Along with the acidic juices or gases that rise to the esophagus, an enzyme called pepsin.. Pepsin is found in the stomach and is responsible for breaking down proteins. It is active in a low PH or an acidic environment like the stomach, and inactive in the throat and airways.  

Acidic food and drinks such as citrus fruits and juices and acid reflux can trigger the lowering of pH in the throat and airways, causing pepsin to activate. And because the cells of the mucous membranes are mainly composed of protein, the activated pepsin will break down the proteins, causing irritation and eventually a sore throat, a cough, hoarseness, and difficulty in swallowing. Other symptoms of acid reflux include heartburn.

With recurrent acid refluxes, esophageal cells can change and can lead to a precancerous stage known as Barett’s Esophagus, which can eventually lead to esophageal cancer

A Weak Immune System

The immune system is the body’s first line of defense, responsible for fighting off infection.

According to the University of Rochester Medical Center, there are a few reasons your immune system might be compromised.

  • You were born with a weak immune system.
  • Acquiring a disease that weakens your immune system, such as HIV.
  • You have an immune system that is too active, causing allergic reactions or asthma.
  • Your immune system reacts abnormally and attacks your own body. This occurs in diseases, like lupus and type 1 diabetes.

People who are immunocompromised are more likely to get chronic sore throats and many other diseases because their bodies are unable to fight off infections and viruses that enter the body. 

Throat Cancer

Throat cancer is an umbrella term for different types of cancers in the pharynx, the tube through which we swallow, and the larynx, or the voice box.

According to the University of Texas MD Anderson Cancer Center, the number of smoking-related throat cancers have declined, but the number of new cases of HPV-related throat cancers have dramatically increased.

All About Human Papillomavirus (HPV)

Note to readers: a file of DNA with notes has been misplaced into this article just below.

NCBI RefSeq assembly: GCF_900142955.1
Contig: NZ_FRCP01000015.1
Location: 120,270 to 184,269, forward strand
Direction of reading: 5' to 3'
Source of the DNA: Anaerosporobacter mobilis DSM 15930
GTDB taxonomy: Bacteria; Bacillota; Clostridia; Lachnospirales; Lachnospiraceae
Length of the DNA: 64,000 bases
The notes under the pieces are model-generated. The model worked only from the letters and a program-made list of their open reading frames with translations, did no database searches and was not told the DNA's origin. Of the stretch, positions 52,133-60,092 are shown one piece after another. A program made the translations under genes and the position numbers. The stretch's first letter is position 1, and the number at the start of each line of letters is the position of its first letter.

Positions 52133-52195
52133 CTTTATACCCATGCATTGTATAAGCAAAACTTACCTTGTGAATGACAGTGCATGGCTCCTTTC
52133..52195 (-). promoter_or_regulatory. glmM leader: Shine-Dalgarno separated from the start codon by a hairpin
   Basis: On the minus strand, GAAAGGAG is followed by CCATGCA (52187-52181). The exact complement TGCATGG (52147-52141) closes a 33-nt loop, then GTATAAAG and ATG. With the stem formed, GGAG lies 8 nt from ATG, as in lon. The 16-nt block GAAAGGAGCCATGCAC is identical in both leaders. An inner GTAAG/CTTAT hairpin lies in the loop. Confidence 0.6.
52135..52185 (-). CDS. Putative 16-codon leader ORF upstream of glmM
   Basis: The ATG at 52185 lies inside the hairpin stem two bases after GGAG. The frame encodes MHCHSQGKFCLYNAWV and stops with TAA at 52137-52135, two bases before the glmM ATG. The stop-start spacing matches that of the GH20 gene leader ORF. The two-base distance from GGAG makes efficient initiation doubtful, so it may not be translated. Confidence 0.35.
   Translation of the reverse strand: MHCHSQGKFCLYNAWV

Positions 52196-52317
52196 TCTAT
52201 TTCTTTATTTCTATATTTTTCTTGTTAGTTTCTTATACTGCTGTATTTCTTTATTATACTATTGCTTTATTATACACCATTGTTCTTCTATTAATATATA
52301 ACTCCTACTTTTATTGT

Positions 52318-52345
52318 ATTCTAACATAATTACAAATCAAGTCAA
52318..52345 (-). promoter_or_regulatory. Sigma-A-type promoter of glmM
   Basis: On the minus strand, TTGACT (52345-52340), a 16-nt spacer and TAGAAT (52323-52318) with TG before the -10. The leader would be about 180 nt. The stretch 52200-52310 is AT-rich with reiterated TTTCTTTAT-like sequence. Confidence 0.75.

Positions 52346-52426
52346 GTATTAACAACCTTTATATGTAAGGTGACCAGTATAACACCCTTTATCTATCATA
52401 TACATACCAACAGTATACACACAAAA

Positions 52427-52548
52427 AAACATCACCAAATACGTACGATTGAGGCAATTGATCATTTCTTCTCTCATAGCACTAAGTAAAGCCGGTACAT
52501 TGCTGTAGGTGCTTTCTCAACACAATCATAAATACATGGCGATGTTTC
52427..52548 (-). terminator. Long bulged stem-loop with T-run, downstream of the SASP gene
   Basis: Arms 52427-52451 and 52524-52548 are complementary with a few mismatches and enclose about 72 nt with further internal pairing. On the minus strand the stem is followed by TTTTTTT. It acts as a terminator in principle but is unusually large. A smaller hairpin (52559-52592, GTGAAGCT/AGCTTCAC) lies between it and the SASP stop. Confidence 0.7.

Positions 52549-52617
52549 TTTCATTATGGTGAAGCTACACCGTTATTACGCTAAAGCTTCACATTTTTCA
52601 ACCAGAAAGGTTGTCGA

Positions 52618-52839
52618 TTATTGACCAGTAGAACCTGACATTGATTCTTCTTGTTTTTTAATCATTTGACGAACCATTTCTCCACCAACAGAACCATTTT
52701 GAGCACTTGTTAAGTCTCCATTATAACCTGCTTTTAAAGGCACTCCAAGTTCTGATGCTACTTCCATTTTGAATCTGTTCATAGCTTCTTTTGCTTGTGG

Today, the HPV is the most common risk factor for throat cancer. HPV or the human papillomavirus is sexually transmitted, including transmission through oral sex. HPV encompasses more than 150 viruses, and HPV 16 is the type that is associated with throat cancer. However, throat cancer may develop even years after exposure to the virus. Exposure to toxic chemicals such as nickel, asbestos, and sulfuric acid fumes can also trigger the development of throat cancer.

So is a persistently recurring sore throat a sign of cancer? Yes, but not all the time.

A common warning sign of throat cancer is a persistent sore throat

One of the most common warning signs of throat cancer is a persistent sore throat. Other symptoms of throat cancer include:

  • a persistent cough
  • difficulty swallowing
  • hoarseness and other voice changes
  • a lump in the mouth, throat, or neck
  • Ear and jaw pain
  • difficulty breathing
  • unexplained weight loss
  • headaches 

A doctor can diagnose throat cancer through a series of tests like imaging tests, scoping procedures, and biopsies, just like any other type of cancer. They may treat throat cancer through surgery, radiation therapy, targeted therapy, or chemotherapy.

Key Takeaways

Although genetic factors may dictate whether or not you develop cancer, you can always lessen your risk of getting throat cancer through cautious, well-thought out lifestyle changes. 

One way is to quit smoking. Making changes to your diet and avoiding food that can trigger acid reflux can also help in avoiding severe medical conditions.

Also, remember to wash your hands with soap as often as you can and refrain from touching your eyes, nose, and mouth to avoid infection.         

Keep in mind that just because you have a sore throat, it does not automatically mean you have cancer. Treat your throat with care, and when a sore throat persists, always remember that consulting your doctor is the best option, since it can signal other health problems. 

Learn more about cancer, here.


Hello Health Group does not provide medical advice, diagnosis or treatment.

Medically reviewed by

Jobelle Ann Dela Cruz Bigalbal, MD

General Practitioner

Written by Alyssa Mae Singson · Updated Sep 21, 2020